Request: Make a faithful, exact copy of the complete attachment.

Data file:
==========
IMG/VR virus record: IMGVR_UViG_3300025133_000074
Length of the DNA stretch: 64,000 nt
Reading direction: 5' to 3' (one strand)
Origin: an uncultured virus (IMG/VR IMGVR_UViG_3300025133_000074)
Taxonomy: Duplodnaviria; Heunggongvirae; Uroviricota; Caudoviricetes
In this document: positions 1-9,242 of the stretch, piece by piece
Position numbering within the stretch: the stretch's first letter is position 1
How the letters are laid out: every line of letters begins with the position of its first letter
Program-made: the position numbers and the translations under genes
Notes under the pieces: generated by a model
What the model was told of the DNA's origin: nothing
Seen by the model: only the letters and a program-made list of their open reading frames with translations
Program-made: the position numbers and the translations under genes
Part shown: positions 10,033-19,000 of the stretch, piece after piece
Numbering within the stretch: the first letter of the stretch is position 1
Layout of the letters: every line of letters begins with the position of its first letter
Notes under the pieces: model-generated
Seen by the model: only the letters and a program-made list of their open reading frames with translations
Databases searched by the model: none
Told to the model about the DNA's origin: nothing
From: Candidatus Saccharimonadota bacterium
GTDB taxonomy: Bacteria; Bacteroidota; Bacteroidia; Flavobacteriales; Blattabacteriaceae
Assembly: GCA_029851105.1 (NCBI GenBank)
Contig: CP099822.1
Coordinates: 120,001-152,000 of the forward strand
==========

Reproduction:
IMG/VR virus record: IMGVR_UViG_3300025133_000074
Length of the DNA stretch: 64,000 nt
Reading direction: 5' to 3' (one strand)
Origin: an uncultured virus (IMG/VR IMGVR_UViG_3300025133_000074)
Taxonomy: Duplodnaviria; Heunggongvirae; Uroviricota; Caudoviricetes
In this document: positions 1-9,242 of the stretch, piece by piece
Position numbering within the stretch: the stretch's first letter is position 1
How the letters are laid out: every line of letters begins with the position of its first letter
Program-made: the position numbers and the translations under genes
Notes under the pieces: generated by a model
What the model was told of the DNA's origin: nothing
Seen by the model: only the letters and a program-made list of their open reading frames with translations
Program-made: the position numbers and the translations under genes
Part shown: positions 10,033-19,000 of the stretch, piece after piece
Numbering within the stretch: the first letter of the stretch is position 1
Layout of the letters: every line of letters begins with the position of its first letter
Notes under the pieces: model-generated
Seen by the model: only the letters and a program-made list of their open reading frames with translations
Databases searched by the model: none
Told to the model about the DNA's origin: nothing
From: Candidatus Saccharimonadota bacterium
GTDB taxonomy: Bacteria; Bacteroidota; Bacteroidia; Flavobacteriales; Blattabacteriaceae
Assembly: GCA_029851105.1 (NCBI GenBank)
Contig: CP099822.1
Coordinates: 120,001-152,000 of the forward strand